AFTER decades at the front line of emergency care, paramedics have this month become the 15th registered health profession in Australia.
In a statement, Associate Professor Stephen Gough, Chair of the Paramedicine Board of Australia, said the introduction of the national regulatory scheme from 1 December was a milestone for the paramedicine profession.
“While paramedics have always had the patient at the centre of everything they do – showing compassion, understanding and empathy to those they provide care – the past two decades have also seen the profession grow in complexity; paramedics are now working in a range of roles and environments, using sophisticated treatments and technology, to provide world class services to Australian communities,” Professor Gough said.
The Council of Australian Governments Health Council announced plans to regulate the paramedicine profession in 2016, and the inaugural Board was appointed in October 2017. The titles “paramedic” and “paramedicine” are now protected by law, and only people registered with the Board can call themselves a paramedic.
Associate Professor Tony Walker, CEO of Ambulance Victoria, said the introduction of the national regulatory scheme was the culmination of more than 20 years’ lobbying by the profession.
“It’s an exciting time for the profession and for the community as well, because it provides a greater level of safety for the [public],” he said.
Professor Walker said that in the past paramedics were mostly employed by jurisdictional ambulance services that ensured quality of care and effective safety controls.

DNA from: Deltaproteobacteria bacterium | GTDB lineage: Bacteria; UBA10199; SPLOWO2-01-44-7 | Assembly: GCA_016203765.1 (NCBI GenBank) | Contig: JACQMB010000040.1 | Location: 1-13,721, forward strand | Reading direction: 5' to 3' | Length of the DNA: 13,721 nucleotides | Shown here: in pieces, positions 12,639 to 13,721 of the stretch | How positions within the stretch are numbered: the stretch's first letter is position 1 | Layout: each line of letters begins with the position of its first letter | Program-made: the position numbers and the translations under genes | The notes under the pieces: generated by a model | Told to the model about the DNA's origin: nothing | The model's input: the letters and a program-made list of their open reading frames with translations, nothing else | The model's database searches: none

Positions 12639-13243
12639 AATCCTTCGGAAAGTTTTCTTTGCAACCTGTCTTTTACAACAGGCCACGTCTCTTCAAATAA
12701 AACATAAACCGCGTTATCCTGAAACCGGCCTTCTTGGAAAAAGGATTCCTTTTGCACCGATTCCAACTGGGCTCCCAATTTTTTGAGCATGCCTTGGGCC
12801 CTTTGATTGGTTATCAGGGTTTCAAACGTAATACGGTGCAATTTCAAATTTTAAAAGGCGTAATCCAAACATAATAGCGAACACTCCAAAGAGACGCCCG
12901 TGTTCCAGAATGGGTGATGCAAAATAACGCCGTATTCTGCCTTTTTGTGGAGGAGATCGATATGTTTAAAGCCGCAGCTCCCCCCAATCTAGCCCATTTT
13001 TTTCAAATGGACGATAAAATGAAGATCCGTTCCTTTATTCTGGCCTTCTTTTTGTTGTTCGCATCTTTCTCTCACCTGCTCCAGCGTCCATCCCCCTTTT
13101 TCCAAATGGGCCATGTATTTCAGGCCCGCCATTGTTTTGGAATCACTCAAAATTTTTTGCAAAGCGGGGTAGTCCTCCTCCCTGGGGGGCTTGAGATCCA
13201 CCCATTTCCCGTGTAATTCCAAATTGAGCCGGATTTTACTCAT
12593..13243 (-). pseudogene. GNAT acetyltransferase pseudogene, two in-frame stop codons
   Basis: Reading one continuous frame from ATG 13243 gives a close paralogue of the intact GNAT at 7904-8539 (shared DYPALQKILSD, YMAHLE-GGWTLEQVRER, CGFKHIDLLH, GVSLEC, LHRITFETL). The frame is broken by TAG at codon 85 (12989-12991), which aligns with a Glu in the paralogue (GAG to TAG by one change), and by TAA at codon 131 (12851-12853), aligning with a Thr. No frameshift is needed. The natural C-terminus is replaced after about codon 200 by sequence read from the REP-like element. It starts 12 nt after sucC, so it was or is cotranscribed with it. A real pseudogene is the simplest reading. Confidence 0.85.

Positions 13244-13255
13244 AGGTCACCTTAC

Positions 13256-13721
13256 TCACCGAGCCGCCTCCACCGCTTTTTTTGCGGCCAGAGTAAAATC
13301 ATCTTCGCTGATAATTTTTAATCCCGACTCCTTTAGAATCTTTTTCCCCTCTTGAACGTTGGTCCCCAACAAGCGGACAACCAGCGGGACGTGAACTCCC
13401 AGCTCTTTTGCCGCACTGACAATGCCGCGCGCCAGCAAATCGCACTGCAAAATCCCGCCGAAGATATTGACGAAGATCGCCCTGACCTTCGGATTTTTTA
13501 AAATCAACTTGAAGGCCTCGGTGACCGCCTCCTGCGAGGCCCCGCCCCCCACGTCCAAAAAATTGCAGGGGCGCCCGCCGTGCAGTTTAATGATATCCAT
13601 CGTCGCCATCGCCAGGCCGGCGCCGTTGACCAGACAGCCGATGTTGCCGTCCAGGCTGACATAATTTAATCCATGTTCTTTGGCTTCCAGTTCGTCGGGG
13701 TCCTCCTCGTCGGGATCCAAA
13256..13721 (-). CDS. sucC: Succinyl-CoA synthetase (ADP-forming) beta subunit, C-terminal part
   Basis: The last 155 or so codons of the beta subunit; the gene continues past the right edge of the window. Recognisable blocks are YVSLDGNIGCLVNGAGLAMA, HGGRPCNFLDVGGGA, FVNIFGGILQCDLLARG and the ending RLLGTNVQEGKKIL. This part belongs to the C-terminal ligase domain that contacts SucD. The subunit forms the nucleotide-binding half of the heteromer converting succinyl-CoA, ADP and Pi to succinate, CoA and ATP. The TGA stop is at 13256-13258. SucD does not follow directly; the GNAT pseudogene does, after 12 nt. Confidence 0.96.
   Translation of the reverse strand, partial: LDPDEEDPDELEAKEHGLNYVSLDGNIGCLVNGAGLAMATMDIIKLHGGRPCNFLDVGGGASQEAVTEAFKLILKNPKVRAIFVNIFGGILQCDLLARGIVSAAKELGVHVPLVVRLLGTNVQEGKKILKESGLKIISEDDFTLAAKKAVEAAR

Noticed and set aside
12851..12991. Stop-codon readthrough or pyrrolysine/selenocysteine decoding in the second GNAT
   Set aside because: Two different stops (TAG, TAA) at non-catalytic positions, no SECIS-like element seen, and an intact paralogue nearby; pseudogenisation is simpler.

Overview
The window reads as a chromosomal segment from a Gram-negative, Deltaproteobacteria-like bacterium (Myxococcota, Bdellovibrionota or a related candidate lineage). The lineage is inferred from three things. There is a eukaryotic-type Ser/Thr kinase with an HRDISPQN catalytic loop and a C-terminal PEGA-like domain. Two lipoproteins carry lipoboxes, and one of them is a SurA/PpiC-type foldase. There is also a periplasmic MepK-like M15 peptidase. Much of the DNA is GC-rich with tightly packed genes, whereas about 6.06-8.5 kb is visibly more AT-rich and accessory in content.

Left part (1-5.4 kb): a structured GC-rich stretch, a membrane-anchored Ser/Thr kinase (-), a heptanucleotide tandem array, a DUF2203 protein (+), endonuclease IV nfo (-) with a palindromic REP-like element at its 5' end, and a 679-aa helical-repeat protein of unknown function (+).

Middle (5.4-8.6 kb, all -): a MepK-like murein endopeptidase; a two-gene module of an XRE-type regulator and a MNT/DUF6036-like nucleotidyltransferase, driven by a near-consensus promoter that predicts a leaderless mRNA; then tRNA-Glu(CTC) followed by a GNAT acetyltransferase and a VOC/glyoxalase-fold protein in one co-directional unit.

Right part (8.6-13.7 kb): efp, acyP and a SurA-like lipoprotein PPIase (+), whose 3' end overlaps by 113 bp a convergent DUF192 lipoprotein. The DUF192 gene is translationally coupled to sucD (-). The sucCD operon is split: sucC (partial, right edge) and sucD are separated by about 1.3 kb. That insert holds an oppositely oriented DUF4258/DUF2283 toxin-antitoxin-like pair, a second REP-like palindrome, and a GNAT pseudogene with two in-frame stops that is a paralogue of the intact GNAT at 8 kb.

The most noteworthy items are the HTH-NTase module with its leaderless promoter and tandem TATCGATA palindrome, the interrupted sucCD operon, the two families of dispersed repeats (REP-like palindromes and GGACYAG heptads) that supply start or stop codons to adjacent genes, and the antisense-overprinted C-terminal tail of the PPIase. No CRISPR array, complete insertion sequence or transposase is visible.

However, he said, paramedics were now being employed outside of ambulance services, in fields such as mining, and this had prompted moves to better regulate the profession.
Marty Nichols, Chair of the Australian and New Zealand College of Paramedicine, said the introduction of a national regulatory scheme reflected the transition of the profession from its roots in transportation and the management of acute conditions, to where it sits today as a true health care provider with many areas of specialist practice.
“This transition has paralleled a change in the education requirements for paramedics from a largely vocationally trained workforce to a degree-qualified one,” Mr Nichols said.
He said the first Bachelor degree in paramedicine was delivered through Charles Sturt University, New South Wales, in the mid-1990s, and now a host of tertiary institutions offered degree courses in paramedicine.
Under the new registration scheme, only NSW will provide a dual pathway to paramedicine, with NSW Ambulance maintaining its vocational training pathway as well as accepting entry from degree-qualified paramedics. All other states will require graduate entry to the profession. Grandparenting provisions have ensured that experienced paramedics are able to gain registration.
“Overall, paramedics have welcomed registration. This achievement follows significant advocacy for more than a decade,” Mr Nichols said.